Gordon Campbell | Parliament TV | Parliament Today | Video | Questions Of the Day | Search

 


Causes of Crime -- Dr Muriel Newman

Causes of Crime -- Dr Muriel Newman

Thursday 31 Jan 2002 Dr Muriel Newman Press Releases -- Justice, Law & Order

If we are serious about solving our growing crime problem, we need to get to the heart of the causes of crime, expose the real link between welfare and crime, and make welfare reform a national priority. Statistics show that while beneficiaries comprise some 12 percent of the adult population, they comprise more than 50 per cent of the prison population.

In its latest census of prison inmates the Department of Corrections shows that prior to sentencing 73 percent of female inmates and 49 percent of male inmates had been receiving a benefit. Almost half had been on the Domestic Purposes Benefit or the dole.

While there is an obvious need to be cautious about interpreting such data, the fact that people who commit the sort of serious crimes that are punishable by imprisonment are six times more likely to have been on welfare than in work, is significant.

Studies of crime trends show that one in four young New Zealand males get into trouble with the police. Young single men are difficult for a community to control. Yet if young men have jobs and money in their pockets, if they have a wife, children, and a mortgage, they are far less likely to commit crimes than young men with no jobs and no attachments.

Common sense tells us that it is not right to pay fit and able young men to sit on welfare and do nothing in return. Leaving them with little money but lots of time on their hands is dangerous. Lacking the disciplines of work and the rewards of a good job, as well as the responsibilities of family, research shows that such young men are at an increased risk of becoming involved in crime.

Research also shows that family structure has a significant impact on crime. A number of international longitudinal studies have found that children from broken homes were more than twice as likely to have been convicted of serious offences than those from intact homes. Statistics for boys being raised by an unmarried mother are the worst.

The reality is that this Government's soft approach to welfare is making the problem worse. Already long-term benefit dependency has increased by 26 percent since the election, with 56,000 people having been out of work during the whole two-year term of the Government.

New Zealanders want to live in a safer county. But to achieve that goal we must have the courage to address the causes of crime. Other countries have been successful; we can learn from them and we can be successful too.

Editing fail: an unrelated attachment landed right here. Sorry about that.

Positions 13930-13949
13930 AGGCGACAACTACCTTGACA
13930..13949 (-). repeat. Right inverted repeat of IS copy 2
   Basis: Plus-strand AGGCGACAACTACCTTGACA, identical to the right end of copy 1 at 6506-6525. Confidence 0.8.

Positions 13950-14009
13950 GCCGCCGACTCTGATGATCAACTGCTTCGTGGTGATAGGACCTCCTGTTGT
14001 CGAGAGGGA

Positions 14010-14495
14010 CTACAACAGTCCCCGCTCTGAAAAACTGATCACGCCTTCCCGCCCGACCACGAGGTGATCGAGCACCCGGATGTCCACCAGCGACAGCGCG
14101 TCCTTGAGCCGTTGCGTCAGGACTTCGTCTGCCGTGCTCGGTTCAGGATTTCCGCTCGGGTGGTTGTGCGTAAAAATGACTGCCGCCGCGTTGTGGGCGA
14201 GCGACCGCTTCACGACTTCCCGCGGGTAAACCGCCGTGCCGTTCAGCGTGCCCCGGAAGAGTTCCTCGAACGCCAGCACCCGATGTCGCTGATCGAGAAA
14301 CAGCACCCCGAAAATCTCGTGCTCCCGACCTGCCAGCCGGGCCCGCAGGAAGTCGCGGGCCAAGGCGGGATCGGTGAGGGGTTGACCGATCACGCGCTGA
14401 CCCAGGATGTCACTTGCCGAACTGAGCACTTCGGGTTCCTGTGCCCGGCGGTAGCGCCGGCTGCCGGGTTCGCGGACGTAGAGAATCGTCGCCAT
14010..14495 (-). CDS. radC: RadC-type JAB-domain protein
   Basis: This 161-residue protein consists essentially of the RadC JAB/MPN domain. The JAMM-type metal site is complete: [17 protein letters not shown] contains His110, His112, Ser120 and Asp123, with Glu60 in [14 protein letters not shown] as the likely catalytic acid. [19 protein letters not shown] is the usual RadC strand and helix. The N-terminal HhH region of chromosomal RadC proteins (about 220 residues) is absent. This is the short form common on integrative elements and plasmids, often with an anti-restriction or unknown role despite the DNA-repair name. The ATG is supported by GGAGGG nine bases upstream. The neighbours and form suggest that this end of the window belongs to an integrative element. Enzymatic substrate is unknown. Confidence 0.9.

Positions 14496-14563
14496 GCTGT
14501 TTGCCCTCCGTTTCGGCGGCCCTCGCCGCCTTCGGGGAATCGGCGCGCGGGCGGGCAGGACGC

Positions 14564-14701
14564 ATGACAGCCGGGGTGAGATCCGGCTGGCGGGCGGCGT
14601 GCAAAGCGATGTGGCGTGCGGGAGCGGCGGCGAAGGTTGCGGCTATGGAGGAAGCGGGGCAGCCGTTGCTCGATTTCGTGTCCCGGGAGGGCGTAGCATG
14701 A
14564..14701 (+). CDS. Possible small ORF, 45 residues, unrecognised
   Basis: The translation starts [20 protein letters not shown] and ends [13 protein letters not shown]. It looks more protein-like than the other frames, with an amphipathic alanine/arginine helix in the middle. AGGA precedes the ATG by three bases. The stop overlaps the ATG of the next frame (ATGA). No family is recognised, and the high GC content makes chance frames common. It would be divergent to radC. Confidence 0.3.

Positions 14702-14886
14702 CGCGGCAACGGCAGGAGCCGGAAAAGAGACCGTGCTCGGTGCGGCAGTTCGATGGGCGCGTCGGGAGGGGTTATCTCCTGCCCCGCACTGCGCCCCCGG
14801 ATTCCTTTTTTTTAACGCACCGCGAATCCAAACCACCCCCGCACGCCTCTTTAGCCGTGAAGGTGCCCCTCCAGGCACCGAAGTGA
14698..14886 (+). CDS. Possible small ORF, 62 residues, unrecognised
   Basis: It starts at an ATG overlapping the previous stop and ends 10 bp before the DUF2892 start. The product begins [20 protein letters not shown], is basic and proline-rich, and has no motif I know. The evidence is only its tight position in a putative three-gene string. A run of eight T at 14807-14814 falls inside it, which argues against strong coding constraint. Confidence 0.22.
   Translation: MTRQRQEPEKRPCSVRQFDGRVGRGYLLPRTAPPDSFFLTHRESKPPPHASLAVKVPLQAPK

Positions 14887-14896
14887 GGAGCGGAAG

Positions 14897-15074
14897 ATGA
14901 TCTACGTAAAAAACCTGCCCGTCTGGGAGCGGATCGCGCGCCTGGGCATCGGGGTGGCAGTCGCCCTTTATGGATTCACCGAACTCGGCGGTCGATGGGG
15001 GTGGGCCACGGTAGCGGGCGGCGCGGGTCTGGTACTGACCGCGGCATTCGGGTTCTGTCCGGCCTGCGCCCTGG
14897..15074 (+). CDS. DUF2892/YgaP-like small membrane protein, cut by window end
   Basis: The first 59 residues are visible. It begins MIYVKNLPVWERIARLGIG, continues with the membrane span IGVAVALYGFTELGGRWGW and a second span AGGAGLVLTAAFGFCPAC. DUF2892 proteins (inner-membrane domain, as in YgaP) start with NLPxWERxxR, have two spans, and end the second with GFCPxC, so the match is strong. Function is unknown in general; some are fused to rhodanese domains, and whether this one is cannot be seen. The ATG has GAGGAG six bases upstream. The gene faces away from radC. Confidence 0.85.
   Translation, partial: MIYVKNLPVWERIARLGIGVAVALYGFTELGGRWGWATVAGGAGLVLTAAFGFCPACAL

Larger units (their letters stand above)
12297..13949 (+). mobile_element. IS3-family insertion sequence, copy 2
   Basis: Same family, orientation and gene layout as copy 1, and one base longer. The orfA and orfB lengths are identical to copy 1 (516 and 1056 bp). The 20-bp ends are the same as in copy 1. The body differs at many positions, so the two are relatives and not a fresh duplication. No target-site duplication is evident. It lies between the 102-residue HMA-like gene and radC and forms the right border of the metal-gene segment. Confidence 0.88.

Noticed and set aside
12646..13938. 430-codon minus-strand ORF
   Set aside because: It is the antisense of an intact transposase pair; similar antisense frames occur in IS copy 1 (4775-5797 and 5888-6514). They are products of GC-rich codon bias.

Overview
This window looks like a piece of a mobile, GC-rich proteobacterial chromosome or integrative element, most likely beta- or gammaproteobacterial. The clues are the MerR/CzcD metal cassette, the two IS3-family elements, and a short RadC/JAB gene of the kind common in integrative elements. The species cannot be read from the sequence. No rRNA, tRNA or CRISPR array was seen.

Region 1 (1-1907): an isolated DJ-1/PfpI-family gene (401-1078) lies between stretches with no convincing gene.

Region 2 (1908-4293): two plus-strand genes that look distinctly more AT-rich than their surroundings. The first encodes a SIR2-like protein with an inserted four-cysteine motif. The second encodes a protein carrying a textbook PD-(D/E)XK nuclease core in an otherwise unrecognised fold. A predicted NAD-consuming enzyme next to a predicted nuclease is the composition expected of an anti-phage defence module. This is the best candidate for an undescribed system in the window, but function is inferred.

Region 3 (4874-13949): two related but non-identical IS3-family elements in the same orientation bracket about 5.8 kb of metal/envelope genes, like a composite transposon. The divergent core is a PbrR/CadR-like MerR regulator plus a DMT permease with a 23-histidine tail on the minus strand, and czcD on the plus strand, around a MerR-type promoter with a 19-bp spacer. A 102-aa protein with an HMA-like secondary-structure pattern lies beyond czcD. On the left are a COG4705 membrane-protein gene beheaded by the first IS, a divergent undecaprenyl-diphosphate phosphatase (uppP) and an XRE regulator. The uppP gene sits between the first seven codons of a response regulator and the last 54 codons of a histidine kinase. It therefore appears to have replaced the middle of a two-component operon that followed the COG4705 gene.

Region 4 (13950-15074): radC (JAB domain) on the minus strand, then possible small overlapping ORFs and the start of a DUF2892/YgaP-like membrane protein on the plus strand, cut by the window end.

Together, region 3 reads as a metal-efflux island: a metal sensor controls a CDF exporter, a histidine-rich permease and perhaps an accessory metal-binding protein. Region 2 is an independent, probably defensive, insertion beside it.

While the causes of crime are complex, we need to recognise that a welfare system which breaks up the family and creates intergenerational dependency lies at the heart of the problem. That is why ACT is committed to real welfare reform.

Real welfare reform is crucial to reducing crime. It has to be given a top priority if we are to achieve our goal of making New Zealand a safer place to live, to work and to raise our families.

ENDS

For more information visit ACT online at http://www.act.org.nz or contact the ACT Parliamentary Office at act@parliament.govt.nz.

© Scoop Media

 
 
 
 
 
Parliament Headlines | Politics Headlines | Regional Headlines

 

Sector Opposes Bill: Local Government Bill Timeframe Extended

The Minister of Local Government Peseta Sam Lotu-Iiga has asked the Select Committee to extend the report back date for the Local Government Act 2002 Amendment Bill (No 2). More>>

ALSO:

Breed Laws Don’t Work: Vets On New National Dog Control Plan

It is pleasing therefore to see Louise Upston Associate Minister for Local Government calling for a comprehensive solution... However, relying on breed specific laws to manage dog aggression will not work. More>>

ALSO:

Not Waiting On Select Committee: Green Party Releases Medically-Assisted Dying Policy

“Adults with a terminal illness should have the right to choose a medically assisted death,” Green Party health spokesperson Kevin Hague said. “The Green Party does not support extending assisted dying to people who aren't terminally ill because we can’t be confident that this won't further marginalise the lives of people with disabilities." More>>

ALSO:

General Election Review: Changes To Electoral Act Introduced

More effective systems in polling places and earlier counting of advanced votes are on their way through proposed changes to our electoral laws, Justice Minister Amy Adams says. More>>

Gordon Campbell: On Our Posturing At The UN

In New York, Key basically took an old May 2 Washington Post article written by Barack Obama, recycled it back to the Americans, and still scored headlines here at home… We’ve had a double serving of this kind of comfort food. More>>

ALSO:

Treaty Settlements: Bills Delayed As NZ First Pulls Support

Ngāruahine, Te Atiawa and Taranaki are reeling today as they learnt that the third and final readings of each Iwi’s Historical Treaty Settlement Bills scheduled for this Friday, have been put in jeopardy by the actions of NZ First. More>>

ALSO:

Gordon Campbell: On The Damage De-Regulation Is Doing To Fisheries And Education, Plus Kate Tempest

Our faith in the benign workings of the market – and of the light-handed regulation that goes with it – has had a body count. Back in 1992, the free market friendly Health Safety and Employment Act gutted the labour inspectorate and turned forestry, mining and other workplace sites into death traps, long before the Pike River disaster. More>>

Get More From Scoop

 

LATEST HEADLINES

 
 
 
 
 
 
 
 
 
Parliament
Search Scoop  
 
 
Powered by Vodafone
NZ independent news